United Airlines Flight 553

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Event.png United Airlines Flight 553 (plane crash,  flight)  History CommonsRdf-entity.pngRdf-icon.png
DateDecember 8, 1972
LocationChicago,  Illinois,  United States
DescriptionA plane crash which ended the life of the wife of E. Howard Hunt, suspected by some to have been an assassination.

Official narrative

The December 1972 plane was being flown by Captain Wendell Lewis Whitehouse, a highly experienced pilot, with approximately 18,000 flight hours to his credit, including 2,435 hours in the Boeing 737 cockpit. However, the pilot's rate of descent was too great and its airspeed too slow and it stalled. His error alone caused the plane to crash 3km short of the runway as it made its final approach to Chicago Midway International Airport. It came down in a residential district, striking first trees and the roofs, killing 40 of the 55 passengers, the 3 crew members and 2 people on the ground.

Notable victim

Among the passengers killed was Dorothy Hunt, the wife of E. Howard Hunt, Watergate conspirator with connections to the JFK Assassination. James McCord alleged that Hunt supplied the Watergate defendants with money for legal expenses. In his book The Yankee and Cowboy War: Conspiracies from Dallas to Watergate, writer Carl Oglesby described flight 553 as "the Watergate plane crash".[1]


Dorothy Hunt's purse was found to contain $10,000 in $100 bills. Just before boarding the aircraft she purchased $250,000 in flight insurance payable to E. Howard Hunt.[2]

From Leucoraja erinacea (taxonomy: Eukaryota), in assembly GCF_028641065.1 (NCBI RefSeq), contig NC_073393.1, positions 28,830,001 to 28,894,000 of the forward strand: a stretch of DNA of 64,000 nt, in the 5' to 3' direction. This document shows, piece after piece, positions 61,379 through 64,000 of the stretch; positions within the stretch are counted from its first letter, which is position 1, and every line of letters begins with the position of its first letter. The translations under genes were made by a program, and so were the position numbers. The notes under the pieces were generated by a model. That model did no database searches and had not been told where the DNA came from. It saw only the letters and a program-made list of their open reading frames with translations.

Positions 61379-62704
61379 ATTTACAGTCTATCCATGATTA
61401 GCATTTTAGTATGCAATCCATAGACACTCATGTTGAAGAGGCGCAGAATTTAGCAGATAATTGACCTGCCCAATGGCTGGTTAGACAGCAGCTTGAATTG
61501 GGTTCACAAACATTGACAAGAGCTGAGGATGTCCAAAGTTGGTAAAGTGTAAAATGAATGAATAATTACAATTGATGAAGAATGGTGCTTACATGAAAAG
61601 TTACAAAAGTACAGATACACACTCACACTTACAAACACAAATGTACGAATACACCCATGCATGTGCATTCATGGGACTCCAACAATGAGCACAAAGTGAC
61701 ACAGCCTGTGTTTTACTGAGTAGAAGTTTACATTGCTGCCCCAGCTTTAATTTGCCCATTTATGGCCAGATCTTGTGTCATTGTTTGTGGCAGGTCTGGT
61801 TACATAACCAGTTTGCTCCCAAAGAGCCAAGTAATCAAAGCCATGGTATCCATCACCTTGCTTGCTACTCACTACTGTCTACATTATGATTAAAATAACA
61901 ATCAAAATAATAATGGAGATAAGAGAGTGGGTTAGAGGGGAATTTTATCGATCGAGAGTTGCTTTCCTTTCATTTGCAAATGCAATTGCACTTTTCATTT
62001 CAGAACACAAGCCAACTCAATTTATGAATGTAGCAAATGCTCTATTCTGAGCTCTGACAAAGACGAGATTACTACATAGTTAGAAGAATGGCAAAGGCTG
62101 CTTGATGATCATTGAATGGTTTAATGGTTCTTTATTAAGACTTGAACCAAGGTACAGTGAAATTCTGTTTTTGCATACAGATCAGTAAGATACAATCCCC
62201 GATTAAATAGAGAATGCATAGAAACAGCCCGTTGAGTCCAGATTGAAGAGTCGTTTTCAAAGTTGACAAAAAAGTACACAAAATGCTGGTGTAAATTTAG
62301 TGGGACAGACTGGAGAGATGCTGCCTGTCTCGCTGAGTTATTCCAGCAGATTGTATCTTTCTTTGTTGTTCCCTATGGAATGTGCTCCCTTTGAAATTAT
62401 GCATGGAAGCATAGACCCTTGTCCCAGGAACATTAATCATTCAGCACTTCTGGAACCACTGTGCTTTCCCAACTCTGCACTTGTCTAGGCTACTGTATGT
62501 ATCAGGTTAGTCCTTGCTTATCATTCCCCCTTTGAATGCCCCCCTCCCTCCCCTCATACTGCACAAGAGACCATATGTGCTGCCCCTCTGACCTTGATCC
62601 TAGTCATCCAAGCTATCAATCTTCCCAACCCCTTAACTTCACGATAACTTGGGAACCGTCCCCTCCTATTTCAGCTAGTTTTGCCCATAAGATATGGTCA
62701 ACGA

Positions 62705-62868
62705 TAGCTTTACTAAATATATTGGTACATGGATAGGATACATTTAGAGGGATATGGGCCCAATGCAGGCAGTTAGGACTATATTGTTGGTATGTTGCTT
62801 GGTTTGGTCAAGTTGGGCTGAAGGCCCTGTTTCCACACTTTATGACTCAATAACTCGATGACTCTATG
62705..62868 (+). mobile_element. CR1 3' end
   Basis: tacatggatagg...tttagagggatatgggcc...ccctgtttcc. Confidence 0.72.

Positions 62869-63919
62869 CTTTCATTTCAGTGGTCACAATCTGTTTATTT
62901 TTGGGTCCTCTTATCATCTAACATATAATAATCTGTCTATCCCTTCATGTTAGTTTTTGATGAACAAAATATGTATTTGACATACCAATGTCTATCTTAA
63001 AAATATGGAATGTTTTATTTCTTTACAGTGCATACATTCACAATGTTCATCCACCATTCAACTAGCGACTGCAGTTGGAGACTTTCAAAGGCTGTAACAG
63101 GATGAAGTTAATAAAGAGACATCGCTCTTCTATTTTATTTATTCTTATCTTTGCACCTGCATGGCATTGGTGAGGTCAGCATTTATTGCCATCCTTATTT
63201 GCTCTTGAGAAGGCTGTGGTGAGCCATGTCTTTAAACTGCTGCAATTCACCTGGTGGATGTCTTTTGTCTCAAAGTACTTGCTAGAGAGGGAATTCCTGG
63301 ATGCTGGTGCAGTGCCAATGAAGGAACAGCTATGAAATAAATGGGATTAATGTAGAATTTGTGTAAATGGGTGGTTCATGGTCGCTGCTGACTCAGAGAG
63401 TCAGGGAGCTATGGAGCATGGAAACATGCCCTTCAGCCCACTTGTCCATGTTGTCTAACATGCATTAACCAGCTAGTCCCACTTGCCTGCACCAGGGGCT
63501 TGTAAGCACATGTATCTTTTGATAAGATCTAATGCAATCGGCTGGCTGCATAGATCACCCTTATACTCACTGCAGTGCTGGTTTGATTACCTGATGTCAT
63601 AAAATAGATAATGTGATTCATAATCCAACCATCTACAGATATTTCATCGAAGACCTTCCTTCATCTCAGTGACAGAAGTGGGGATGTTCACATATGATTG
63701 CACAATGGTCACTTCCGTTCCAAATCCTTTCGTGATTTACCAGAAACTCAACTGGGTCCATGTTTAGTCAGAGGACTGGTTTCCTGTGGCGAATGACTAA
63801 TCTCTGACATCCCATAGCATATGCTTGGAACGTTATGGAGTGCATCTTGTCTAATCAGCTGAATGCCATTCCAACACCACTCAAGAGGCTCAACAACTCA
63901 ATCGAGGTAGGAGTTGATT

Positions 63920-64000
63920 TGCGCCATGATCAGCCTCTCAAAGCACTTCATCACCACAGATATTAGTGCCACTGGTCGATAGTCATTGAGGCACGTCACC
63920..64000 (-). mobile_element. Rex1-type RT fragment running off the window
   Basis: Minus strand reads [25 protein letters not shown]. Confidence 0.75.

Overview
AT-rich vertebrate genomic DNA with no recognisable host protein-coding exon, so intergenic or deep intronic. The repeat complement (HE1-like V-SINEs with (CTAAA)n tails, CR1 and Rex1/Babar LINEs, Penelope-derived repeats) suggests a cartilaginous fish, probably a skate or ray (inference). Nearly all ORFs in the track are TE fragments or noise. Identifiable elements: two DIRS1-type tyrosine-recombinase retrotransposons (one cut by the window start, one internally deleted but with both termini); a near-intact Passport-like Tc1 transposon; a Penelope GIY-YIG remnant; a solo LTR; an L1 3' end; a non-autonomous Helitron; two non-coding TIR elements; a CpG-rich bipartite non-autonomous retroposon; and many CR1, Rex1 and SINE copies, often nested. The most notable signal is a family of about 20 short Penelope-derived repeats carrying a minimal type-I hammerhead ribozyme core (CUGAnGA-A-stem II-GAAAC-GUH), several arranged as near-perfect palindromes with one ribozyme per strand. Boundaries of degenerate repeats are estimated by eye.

Sherman Skolnick, a Chicago-based private investigator, has alleged that the aircraft had been sabotaged by the CIA.[3] Nixon's special counsel Chuck Colson stated in a 1974 interview with TIME Magazine that he shared this view.[4] However, the same article speculated that Colson was accusing the CIA of the broad Watergate conspiracy in a desperate attempt to stave off President Richard Nixon's impeachment in the scandal, and that he may have "lost touch with reality" as he faced a prison sentence.[5] Skolnick believes that Dorothy Hunt was carrying documents that linked Richard Nixon to the JFK assassination.[6]


The plane's Flight Data Recorder became inoperative approximately 14 minutes before the crash.


The day after the crash, White House aide Egil Krogh was appointed Undersecretary of Transportation, giving him direct control over the National Transportation Safety Board (NTSB) and the Federal Aviation Administration (FAA) - the two agencies that would be in charge of investigating the crash. The chairman of the NTSB[Who?] later told the House Government Activities Subcommittee that he had sent a letter to the FBI which stated that over fifty agents came into the crash zone. The FBI denied everything until William Ruckelshaus became temporary FBI Director when they finally admitted that their agents were on the scene.[6]

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  1. Oglesby, Carl, chapter 7
  2. http://www.historycommons.org/context.jsp?item=a120872huntplanecrash
  3. Oglesby, Carl, chapter 7. "Skolnick was instantaneous in charging that the crash of United flight 533 was the result of sabotage and that there was a big Watergate connection."
  4. ."Colson's Weird Scenario" July 8, 1974, TIME Magazine. Accessed September 10, 2009. "I don't say this to my people. They'd think I'm nuts. I think they [the CIA] killed Dorothy Hunt."
  5. "Colson's Weird Scenario" July 8, 1974, TIME Magazine. Accessed January 26, 2007.
  6. a b http://spartacus-educational.com/JFKhuntH.htm